Reviews Print Correction Save

Clinical Gerontology at King's College Hospital

Clinical Gerontology at King's College Hospital logo


We diagnose and treat conditions that are common in older, frail people. These include specific problems such as dementia, falls or osteoporosis. At the same time, we carry out a Comprehensive Geriatric Assessment (CGA) to assess and treat a variety of diseases, so we can help improve patients' physical and mental health, independence and quality of life.

We also treat older patients with complex conditions on our Health and Ageing Unit (HAU). This offers rehabilitation as well as medical treatment.

Our team includes consultant specialist doctors, a nurse consultant, trainee doctors, specialist nurses and therapists. We also work closely with Old Age Psychiatry and Social Services as well as a number of charities.

Many older patients are looked after by other specialists at King's and we support them in a variety of ways. King's Older People's Assessment and Liaison (KOPAL) service covers acute medicine, general surgery, trauma and orthopaedics. Its team screens older people for problems associated with frailty, and advises and supports their carers. It can organise transfer of care to the HAU.

Support for older patients on other wards is provided by our specialist registrar, specialist nurses and the on-call consultant.

Much of our research is carried out by the Clinical Age Research Unit, an internationally recognised centre for studying the process of ageing.

Our outpatient service sees patients who have:

-dementia, cognitive impairment and memory problems
-had a fall
-Parkinson's disease (nurse-led clinic)
-incontinence (nurse-led clinic)
-had a stroke.

Booking an appointment
Appointments for this service are made via the national Choose and Book system. Please click here for more information.

Routine referrals:

GPs, other community health and social care professionals, plus hospital-based health and social care professionals can refer to this service.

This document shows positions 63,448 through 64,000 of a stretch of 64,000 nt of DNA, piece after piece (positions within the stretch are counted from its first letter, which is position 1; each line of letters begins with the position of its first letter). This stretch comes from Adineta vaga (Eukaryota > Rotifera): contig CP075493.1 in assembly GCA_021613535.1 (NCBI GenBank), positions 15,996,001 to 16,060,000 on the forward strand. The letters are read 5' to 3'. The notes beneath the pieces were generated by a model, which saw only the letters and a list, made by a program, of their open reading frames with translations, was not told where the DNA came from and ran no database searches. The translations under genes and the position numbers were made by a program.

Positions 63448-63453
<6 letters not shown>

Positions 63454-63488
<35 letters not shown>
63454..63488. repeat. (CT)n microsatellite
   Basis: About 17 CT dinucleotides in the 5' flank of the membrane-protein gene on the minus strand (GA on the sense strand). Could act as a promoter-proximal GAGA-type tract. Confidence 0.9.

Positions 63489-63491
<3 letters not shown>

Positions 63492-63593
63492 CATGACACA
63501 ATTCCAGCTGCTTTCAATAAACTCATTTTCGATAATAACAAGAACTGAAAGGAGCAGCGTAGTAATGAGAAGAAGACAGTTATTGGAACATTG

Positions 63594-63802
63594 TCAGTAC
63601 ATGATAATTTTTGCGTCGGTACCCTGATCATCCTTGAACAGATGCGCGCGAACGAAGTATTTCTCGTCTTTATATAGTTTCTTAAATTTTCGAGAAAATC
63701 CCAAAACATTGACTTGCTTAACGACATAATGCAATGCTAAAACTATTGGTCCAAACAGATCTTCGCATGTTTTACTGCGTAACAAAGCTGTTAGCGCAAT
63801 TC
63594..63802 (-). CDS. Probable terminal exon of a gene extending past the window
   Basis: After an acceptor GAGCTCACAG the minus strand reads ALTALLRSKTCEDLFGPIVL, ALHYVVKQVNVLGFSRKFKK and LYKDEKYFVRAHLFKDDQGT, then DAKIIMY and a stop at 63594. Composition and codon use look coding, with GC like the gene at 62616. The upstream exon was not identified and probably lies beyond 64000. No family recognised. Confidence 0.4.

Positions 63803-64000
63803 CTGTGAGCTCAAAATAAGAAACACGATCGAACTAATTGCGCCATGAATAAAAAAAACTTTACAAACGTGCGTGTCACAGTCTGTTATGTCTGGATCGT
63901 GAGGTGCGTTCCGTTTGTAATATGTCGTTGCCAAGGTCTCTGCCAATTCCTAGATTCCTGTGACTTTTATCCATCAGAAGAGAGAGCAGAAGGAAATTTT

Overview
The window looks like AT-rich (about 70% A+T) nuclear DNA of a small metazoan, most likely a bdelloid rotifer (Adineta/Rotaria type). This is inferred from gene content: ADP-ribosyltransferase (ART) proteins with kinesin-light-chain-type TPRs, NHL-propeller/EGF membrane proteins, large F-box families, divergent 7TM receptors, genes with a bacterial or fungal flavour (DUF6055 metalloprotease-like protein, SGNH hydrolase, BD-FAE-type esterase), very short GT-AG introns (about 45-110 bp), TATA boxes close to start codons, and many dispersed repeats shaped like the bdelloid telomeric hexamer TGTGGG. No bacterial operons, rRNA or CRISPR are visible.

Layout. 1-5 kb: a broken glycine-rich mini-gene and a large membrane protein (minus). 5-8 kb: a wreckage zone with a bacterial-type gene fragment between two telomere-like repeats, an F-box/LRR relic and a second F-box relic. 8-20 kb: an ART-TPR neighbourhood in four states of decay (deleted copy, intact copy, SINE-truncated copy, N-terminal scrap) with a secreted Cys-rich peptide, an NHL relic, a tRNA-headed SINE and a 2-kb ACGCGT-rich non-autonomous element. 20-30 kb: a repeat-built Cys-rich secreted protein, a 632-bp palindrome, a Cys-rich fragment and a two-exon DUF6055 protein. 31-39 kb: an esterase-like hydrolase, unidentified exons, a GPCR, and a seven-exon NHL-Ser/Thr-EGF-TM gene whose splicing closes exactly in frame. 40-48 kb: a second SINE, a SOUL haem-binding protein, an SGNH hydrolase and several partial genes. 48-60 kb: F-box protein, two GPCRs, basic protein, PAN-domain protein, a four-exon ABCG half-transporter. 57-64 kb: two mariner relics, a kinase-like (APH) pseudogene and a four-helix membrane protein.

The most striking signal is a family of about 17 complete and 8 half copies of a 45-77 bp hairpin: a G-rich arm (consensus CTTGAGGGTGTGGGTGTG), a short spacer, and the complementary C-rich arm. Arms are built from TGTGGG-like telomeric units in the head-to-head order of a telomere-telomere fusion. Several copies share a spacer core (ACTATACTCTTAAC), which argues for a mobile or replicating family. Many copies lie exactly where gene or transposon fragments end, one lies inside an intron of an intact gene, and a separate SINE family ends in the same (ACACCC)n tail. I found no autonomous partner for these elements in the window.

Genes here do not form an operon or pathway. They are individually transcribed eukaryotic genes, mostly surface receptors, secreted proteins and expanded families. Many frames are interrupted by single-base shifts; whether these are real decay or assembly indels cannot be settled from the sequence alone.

All routine referrals into KCH are now managed electronically. Submit them via Choose and Book or email them to:

If you would like a patient seen within two weeks, fax your referral to: 020 3299 6149.

Emergency Referrals:

For emergency referrals, call the Telephone Advice Liaison (TALK) service for GPs, tel: 020 3299 6613. Out of hours, ask for the on-call consultant for gerontology.

Call this service to speak to a consultant, registrar or senior nurse to:

-avoid the patient attending King’s Emergency department - discuss alternatives to an emergency attendance

-arrange a HOT appointment (same or next working day) or timely access to complex case intervention/specialist gerontology outpatient clinics

-facilitate an appropriate emergency response via the referrals registrar (also available on bleep 435) or on-call consultant. If you think a patient needs emergency admission, please refer to the hospital site manager.

You can also email urgent referrals using the King's Older Persons' Assessment Unit referral form to:

Please click here to download the relevant referral form.

For all other queries please contact our referrals SpR on 020 3299 9000, bleep 435, or the on-call consultant for gerontology on 020 3299 6071 or via switchboard on 020 3299 9000.

For further information please click here.

King's College Hospital, King's Older Persons' Assessment Unit – Betty Alexander Suite, Suite 2, Golden Jubilee Wing, Denmark Hill, London, SE5 9RS
Umbrella org:
Kings College Hospital
Area serviced:
Lambeth and Southwark
0203 299 6184
020 3299 6149
How to apply:
GPs, other community health and social care professionals, plus hospital-based health and social care professionals can refer to this service.
40, 176, 185, 484
Denmark Hill

Related Information

Related Factsheets

Subject Definitions

For some people later in their life the cells in the brain that are related to mental ability become damaged, causing a gradual decrease in the ability to think and remember. When this happens it is referred to as dementia. Dementia is a non-specific illness syndrome (set of signs and symptoms) in which affected areas of cognition may be memory, attention, language, and problem solving.
Services providing information and advice, or treatment, for illnesses and conditions related to mental health.